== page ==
Welcome to China! If you missed the meeting last night you missed learning that our ever-important toilet paper was invented in China. However, only Emperors were able to own and use it. Sure glad that has changed!
So our Block of the Month is the Chinese Lantern. You will make this block in June and bring it to the July meeting. I really enjoyed making this block and think several of these blocks together in a quilt would be adorable.
Our palette for this block will consist of a medium batik for the bulk of the lantern, a darker, coordinating batik for the two stripes in the middle. A pale or neutral (batik or solid) for the four corners and black (batik or solid) for the top and bottom of the lantern.
Neutral: 4 pieces cut 2 x 3 1/2″
4 pieces cut 3 1/2″ x 3 1/2″
Black: 2 pieces cut 6 1/2″ x 2″
Medium Batik: 1 piece cut 12 1/2″ x 2 1/2″
2 pieces cut 13 1/4″ x 3 1/2″
Dark Batik: 2 pieces cut 12 1/2″ x 1″
Next sew the white rectangles to each side of the black rectangles
On each neutral square, draw a pencil line diagonally.
Place the squares on each side of both medium batik (3 1/2″) rectangles. Be sure the drawn lines are going in opposite directions.
Sew ON the line and trim off the excess fabric.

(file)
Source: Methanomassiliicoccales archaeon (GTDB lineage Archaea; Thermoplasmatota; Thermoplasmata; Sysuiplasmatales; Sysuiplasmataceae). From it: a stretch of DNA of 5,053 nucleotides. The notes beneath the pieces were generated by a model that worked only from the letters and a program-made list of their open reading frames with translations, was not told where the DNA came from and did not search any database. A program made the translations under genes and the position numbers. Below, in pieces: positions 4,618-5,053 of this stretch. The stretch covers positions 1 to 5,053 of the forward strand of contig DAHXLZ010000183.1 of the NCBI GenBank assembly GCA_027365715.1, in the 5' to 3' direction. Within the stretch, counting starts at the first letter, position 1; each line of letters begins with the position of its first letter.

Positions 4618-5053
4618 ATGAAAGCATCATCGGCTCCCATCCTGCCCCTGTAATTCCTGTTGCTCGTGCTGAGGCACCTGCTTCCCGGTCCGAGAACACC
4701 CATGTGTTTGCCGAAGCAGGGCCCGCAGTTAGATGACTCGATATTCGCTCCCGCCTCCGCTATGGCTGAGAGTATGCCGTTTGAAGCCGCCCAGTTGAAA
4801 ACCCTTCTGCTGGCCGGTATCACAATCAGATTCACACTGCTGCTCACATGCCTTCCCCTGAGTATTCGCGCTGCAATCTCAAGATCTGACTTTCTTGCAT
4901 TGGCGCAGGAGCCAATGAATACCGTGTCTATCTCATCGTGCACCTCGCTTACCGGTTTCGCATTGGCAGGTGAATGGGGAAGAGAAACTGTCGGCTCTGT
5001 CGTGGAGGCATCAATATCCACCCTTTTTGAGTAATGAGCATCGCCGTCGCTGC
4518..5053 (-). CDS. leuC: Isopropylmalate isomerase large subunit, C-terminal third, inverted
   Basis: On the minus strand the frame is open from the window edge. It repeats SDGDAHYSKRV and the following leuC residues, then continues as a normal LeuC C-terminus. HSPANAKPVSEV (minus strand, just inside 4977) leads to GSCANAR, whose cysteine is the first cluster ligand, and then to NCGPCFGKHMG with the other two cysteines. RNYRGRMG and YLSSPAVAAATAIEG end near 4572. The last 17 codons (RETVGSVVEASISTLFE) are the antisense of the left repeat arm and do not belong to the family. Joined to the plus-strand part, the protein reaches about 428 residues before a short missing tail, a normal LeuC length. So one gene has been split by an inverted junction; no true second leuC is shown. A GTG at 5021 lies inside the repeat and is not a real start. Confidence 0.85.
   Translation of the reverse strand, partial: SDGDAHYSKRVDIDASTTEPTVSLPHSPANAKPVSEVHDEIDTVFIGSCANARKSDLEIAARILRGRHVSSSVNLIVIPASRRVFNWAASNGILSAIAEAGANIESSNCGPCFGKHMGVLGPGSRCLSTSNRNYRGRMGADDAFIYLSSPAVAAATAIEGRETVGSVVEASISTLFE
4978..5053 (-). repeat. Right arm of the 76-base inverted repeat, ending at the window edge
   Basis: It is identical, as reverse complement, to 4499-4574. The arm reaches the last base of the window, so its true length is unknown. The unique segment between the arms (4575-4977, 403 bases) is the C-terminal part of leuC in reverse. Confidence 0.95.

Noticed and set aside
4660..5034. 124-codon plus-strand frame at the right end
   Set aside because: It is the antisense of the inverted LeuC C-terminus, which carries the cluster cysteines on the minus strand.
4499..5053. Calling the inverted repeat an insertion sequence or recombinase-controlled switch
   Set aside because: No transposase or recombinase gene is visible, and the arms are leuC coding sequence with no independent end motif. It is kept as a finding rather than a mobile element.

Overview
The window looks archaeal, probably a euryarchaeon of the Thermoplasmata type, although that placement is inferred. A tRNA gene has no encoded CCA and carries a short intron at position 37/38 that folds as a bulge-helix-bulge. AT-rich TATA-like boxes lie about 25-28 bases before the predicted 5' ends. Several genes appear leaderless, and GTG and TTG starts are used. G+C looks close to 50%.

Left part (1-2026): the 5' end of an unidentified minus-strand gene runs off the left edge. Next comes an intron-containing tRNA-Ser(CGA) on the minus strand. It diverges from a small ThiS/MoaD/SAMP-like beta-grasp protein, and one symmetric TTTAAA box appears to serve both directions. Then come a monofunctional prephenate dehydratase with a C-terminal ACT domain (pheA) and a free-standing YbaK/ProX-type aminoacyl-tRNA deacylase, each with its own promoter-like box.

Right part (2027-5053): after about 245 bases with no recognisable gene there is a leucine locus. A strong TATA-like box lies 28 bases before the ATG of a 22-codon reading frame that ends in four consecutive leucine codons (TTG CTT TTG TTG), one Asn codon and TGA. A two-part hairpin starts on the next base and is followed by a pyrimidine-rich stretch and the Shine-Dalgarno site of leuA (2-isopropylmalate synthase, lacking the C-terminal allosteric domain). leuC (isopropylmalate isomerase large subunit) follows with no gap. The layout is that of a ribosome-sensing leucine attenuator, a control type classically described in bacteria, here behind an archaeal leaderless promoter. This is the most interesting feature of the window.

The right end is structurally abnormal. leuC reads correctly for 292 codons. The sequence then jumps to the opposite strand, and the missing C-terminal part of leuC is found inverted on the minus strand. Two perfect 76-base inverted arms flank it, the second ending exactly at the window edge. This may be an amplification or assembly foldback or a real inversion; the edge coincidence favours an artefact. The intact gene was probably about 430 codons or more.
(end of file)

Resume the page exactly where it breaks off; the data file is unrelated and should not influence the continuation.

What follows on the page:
Assemble the center pieces together as shown below.
Add the top and bottom and you will be finished!
I hope you enjoy this block as much as I did!
So this month’s BOM is Dutchman’s Puzzle. It consists of 8 flying geese units. There are so many different methods for making flying geese units and everyone has their favorite. Also the internet is full of tutorials for different techniques and rather than try to replicate each of them I am going to provide two different links that I found with a variety of ideas.
Your fabrics should be white for the outside of the units. Use a color of a spring flower for the inside of the geese units.
Choose your favorite method and make 8 geese units that are 3″ x 6″ (finished). Piece them together as shown below.
I buy a fair amount of specialty rulers and other gizmos that come out on the market. Most of the time they get used once, put into its place never to be seen again. Not so with this product from Quilt in a Day. I bought this ruler at least 2 years ago and finally used it last night! Our bee was putting next month’s BOM together (hint, hint) and this gave us the best result. It is the Small Flying Geese ruler. This ruler comes in several sizes. You can see them here: http://www.quiltinaday.com/search/default.asp?search=geese&x=11&y=3.
I also have the mini set which I used a couple of weeks ago at my Dear Jane club that meets at The Fussy Cut in Beech Grove. The directions are very clear and you end up with perfect flying geese blocks. I love this product!
By the way, next month’s BOM will contain at least two 3″ x 6″ (finished size) flying geese units.
Please make this block with green and white fabric. This block will be made in the month of March to bring to the April meeting.
Your block should be 12 1/2″ x 12 1/2″ when you are finished. That will make a 12″ x 12″ block when it is put into a quilt.
Cut the following strips:
Cut 2 strips 1 7/8” x 20”
Cut 1 strip 1 7/8” x 10”
Cut 2 strips 1 7/8” x 10”
Cut 1 strip 1 7/8” x 20”
Cut 4 squares 4 1/2” x 4 1/2”